Luckily, for the game and for your sake, the controls in Road to Ballhalla are very precise, with no input lag or random darting around. The ball is constantly under your control with even a slight touch of the control stick having an impact. The d-pad movement is equally as good and is better used for when puzzles require simple 4-way movement. The trajectory and momentum of the ball feels slick and realistic, making controlling it in tight spots or areas requiring quick reflexes more natural and manageable. The well-designed controls really do re-emphasise that the fault lies with you upon death, but also with you on success, which does make victory all the sweeter.
With just 24 levels to play through there will be some that will bemoan the length of game on offer here, and it is true that you will most likely finish all the levels with two or three evenings of play. However that sells short the total experience that is on offer here. Firstly there’s the collecting of tokens, offering you rewards for replaying levels and beating them in a more accomplished way than perhaps you managed the first time, with tokens also unlocking cosmetic extras such as different coloured balls and boost trails. The game also has a Rush mode which rewards you with stars for beating the level without collectables in a set amount of time, further adding to the replay value.
But it is the design of the puzzles and mechanics in each level which really shines through in this game. Because each level is normally split up into a set of mini puzzle sections, it means each of them is long enough to explore a new mechanic in a few different ways. As a result the game isn’t shy to throw a new mechanic at you in each level meaning each one is normally a completely different experience or challenge from the one that went before. On one level you could be having to avoid a ball that periodically falls on your current position like the Wallmaster in the Zelda games, and in another level they completely flip the camera perspective to confuse you with which direction you need to move the control stick to move your ball where you want it to go. It’s a bold statement but it most reminded me of Super Mario Odyssey in the sense of having lots of ideas and mechanics and gameplay experiences all in one game. And it means that the puzzles themselves always feel like a fresh challenge that you want to explore and take on.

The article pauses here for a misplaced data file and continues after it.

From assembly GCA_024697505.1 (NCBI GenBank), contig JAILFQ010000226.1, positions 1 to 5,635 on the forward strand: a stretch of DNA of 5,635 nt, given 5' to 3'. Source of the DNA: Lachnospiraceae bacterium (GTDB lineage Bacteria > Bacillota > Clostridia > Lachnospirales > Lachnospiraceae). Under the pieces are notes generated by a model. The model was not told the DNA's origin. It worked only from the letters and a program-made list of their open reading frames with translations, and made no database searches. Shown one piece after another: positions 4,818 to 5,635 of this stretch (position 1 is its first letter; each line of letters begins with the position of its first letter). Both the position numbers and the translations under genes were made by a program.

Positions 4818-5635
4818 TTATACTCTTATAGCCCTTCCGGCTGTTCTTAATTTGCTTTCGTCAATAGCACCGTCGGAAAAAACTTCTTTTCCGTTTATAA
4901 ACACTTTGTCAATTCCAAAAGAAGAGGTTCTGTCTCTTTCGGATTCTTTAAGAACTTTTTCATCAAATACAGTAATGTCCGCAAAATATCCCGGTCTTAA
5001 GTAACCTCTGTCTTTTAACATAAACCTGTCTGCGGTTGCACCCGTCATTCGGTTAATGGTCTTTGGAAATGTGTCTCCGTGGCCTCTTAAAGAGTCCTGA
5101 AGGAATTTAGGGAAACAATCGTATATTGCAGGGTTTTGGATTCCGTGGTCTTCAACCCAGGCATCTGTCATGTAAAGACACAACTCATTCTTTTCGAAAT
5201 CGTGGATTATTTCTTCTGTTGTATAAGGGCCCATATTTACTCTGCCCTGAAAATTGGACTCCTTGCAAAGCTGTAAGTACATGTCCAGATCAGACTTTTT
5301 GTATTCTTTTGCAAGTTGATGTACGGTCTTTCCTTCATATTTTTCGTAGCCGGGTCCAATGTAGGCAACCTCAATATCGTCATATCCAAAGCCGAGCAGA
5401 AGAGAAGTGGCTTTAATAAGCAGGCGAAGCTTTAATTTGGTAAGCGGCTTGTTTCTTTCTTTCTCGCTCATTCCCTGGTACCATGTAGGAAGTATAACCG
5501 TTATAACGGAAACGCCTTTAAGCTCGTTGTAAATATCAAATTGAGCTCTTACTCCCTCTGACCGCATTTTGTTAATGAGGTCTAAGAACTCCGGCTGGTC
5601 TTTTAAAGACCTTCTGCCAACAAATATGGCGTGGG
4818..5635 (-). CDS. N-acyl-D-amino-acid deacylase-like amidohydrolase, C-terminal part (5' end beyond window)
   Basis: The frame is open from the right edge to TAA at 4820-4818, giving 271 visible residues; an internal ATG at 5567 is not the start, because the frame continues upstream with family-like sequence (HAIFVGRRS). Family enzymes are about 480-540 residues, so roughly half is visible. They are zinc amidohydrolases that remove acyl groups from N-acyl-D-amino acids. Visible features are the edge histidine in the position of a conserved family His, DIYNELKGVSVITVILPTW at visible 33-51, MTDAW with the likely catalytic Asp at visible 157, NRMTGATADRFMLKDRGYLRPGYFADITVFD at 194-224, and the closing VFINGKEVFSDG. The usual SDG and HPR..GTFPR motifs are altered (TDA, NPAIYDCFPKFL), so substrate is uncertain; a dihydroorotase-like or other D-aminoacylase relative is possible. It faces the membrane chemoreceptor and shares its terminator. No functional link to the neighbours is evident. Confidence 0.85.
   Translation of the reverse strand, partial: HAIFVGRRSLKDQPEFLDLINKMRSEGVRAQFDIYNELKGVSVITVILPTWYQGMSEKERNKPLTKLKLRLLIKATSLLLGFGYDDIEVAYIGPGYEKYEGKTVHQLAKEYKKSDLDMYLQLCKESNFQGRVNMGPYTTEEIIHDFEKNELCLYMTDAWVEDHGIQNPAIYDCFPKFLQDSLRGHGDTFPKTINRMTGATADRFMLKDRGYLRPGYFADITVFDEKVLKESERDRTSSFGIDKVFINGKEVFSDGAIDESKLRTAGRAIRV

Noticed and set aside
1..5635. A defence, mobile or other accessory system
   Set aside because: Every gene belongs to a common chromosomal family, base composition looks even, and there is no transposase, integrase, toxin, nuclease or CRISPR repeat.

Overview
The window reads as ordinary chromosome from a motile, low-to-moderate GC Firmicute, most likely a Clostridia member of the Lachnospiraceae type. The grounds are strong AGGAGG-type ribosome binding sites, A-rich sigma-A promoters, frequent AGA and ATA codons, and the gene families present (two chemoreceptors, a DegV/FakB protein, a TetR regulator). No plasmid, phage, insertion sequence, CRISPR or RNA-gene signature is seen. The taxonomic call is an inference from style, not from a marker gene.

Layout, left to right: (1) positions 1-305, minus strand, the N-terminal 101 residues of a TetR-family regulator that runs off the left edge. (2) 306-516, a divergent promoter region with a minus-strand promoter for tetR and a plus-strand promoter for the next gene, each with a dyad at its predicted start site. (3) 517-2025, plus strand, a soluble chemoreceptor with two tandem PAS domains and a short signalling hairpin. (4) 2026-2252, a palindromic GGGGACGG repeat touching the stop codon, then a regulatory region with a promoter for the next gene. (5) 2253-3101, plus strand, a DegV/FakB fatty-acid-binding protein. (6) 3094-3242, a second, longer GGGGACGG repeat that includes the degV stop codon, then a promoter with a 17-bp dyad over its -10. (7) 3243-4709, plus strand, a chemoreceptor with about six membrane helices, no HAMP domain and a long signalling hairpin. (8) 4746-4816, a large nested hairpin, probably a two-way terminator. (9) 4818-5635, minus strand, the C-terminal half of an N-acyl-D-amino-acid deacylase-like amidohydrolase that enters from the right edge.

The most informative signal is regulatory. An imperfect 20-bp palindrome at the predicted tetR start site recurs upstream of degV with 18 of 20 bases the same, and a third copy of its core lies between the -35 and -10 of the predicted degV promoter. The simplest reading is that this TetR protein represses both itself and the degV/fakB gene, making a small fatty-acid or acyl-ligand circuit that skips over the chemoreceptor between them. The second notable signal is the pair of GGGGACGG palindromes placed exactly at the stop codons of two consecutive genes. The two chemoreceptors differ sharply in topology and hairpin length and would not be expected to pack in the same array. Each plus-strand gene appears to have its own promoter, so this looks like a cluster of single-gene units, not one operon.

Fundamentally, there’s a simple test that will likely indicate whether this game is for you, and it’s back to the game’s name again. If you think the title is a ridiculous, stupid name that isn’t funny and you want to punch the person who came up with it, then chances are this game isn’t for you. Chances are the quirky, trollish humour won’t resonate, and on top of that the difficulty curve will likely be the icing on the cake to stop you persevering with the experience. If, however, like me you rolled your eyes, but maybe had a slight smirk about it (because let’s face it no one is going to be laughing about it), and can overlook it, then chances are you’ll stick with it and enjoy it. You’ll find that resilience paying off during the game’s more difficult sections, but the victory will be all the sweeter for your commitment. And what you’ll find is Road to Ballhalla is a very well designed, aesthetically pleasing, challenging puzzler. It’s packed full of variety that means despite it’s difficulty it keeps your engagement throughout. A puzzler that is well worth looking into, whatever your name is.
Solid and precise controls
Large array of different puzzle mechanics
Steep difficulty curve might put some off
A little on the short side if you don't want to replay levels